Robotic process automation (RPA) is transforming workflows throughout industries specialties, and supply chain is no exception. RPA is a powerful technology that can boost logistics capacity, accuracy, and customer impact — among many other benefits.
Compared to other automation technologies, RPA is relatively easy to implement, and it combines well with other technology efforts, including business process automation, machine learning, and artificial intelligence (AI).
Increasing numbers of organisations are leveraging the power of automation within supply chain and supply chain management. Most of the time, RPA is the first step along the process automation journey. Within supply chain, RPA is taking over numerous manual processes, including time-consuming and error-prone manual data entry processes.
It’s also eliminating the need for human interaction on various workflows — the kinds of things where a manager or leader currently must log in, manually toggle a switch or check a box, and then move on.
At a 30,000-foot view, RPA can automate most computer-based processes that don’t require creative human thought. RPA can perform these tasks without error and at scale, working faster than your human team members ever could. Best of all, RPA frees up your creative human employees to do more of what they’re best at: creating and solving complex problems.
Across numerous industries and markets, the challenges within supply chain are fairly consistent. Here are just a few examples:
• Complex, intensely manual processes are slow and ripe for error.
• Various logistics workflows sit for days, even weeks, waiting on manual approvals from someone who’s out of office.
• Different suppliers or procurement channels use differing processes and systems.
• Those systems often can’t talk to one another without intervention.
And we’re only speaking about challenges with the systems and processes of supply chain — the broader, global delays and stresses on supply chain are another matter entirely. Right now, even organisations with strong processes and mature RPA in place face ongoing challenges of getting the right goods to the right locations at the right time. The prospects are dimmer for businesses without effective supply chain management processes.
In addition to the broader challenges facing the industry, there are certain challenges to implementing RPA.
First, automating processes requires standardisation: human staff are quite good at noting and overcoming slight differences in formatting or notation between systems; robots and scripts are not. So to benefit from RPA, organisations must first solve the standardisation issue.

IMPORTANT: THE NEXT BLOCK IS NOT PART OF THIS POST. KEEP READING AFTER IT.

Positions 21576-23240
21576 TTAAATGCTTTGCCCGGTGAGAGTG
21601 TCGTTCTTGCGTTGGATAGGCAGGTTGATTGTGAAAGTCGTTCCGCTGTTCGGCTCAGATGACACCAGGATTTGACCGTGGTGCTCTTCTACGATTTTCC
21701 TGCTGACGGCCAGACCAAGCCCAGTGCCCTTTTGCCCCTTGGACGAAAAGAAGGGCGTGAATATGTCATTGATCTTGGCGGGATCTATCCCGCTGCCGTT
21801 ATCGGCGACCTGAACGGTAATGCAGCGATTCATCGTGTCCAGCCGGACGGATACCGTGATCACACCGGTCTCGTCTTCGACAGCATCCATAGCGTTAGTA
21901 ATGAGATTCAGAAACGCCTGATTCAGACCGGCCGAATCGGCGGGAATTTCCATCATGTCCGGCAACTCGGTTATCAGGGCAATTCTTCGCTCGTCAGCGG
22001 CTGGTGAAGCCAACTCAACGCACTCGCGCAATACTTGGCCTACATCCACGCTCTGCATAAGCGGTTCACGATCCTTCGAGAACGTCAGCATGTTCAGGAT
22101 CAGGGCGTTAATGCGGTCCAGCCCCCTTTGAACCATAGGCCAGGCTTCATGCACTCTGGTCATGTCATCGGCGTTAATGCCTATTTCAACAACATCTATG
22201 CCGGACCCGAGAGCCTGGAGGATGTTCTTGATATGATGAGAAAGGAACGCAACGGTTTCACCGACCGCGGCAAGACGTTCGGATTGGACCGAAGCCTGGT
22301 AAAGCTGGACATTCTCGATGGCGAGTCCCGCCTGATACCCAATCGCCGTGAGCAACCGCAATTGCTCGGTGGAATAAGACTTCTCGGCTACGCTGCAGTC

Second, automation must be fully embraced: automating only portions of a process rarely achieves large-scale benefits because that process will still bottleneck or encounter manual errors when it reaches a human’s inbox or to-do list.
While the challenges must be overcome, once an organisation does so, RPA can deliver impressive results throughout supply chain.
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Organisations that fully embrace RPA in supply chain management realise numerous benefits, including these four.
First, as suggested already, implementing RPA is a top method for reducing manual errors in numerous supply chain processes. It’s alarmingly easy for a human to mis-type or misread data, especially when working with numerous repetitive documents. Imagine processing a stack of 50 purchase orders: this task is a significant time commitment for any employee, and the likelihood of making at least one error in an hour or two churning through documents is quite high.
But a well-trained robotic process automation script won’t make a single error (assuming the POs are properly formatted, consistent, and complete).
Not only does RPA reduce errors, it completely transforms capacity. Take that same example of 50 purchase orders. Consider how long that would take an employee in your industry or organisation to complete.
RPA can process all 50 purchase orders in near real-time. It also doesn’t get tired of fatigued, and it never takes a coffee break.
For the right kinds of tasks, and with the proper configuration, RPA can unlock capacity levels for certain business processes that simply aren’t possible otherwise.
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Another strength of RPA is its ability to eliminate process dependencies and the sorts of human delays that most organisations and teams are all too familiar with. When processes, forms, workflows, and the like are subject to manual review and approval, then if any person on the approval list is unavailable (or even just inattentive), that approval gets stuck.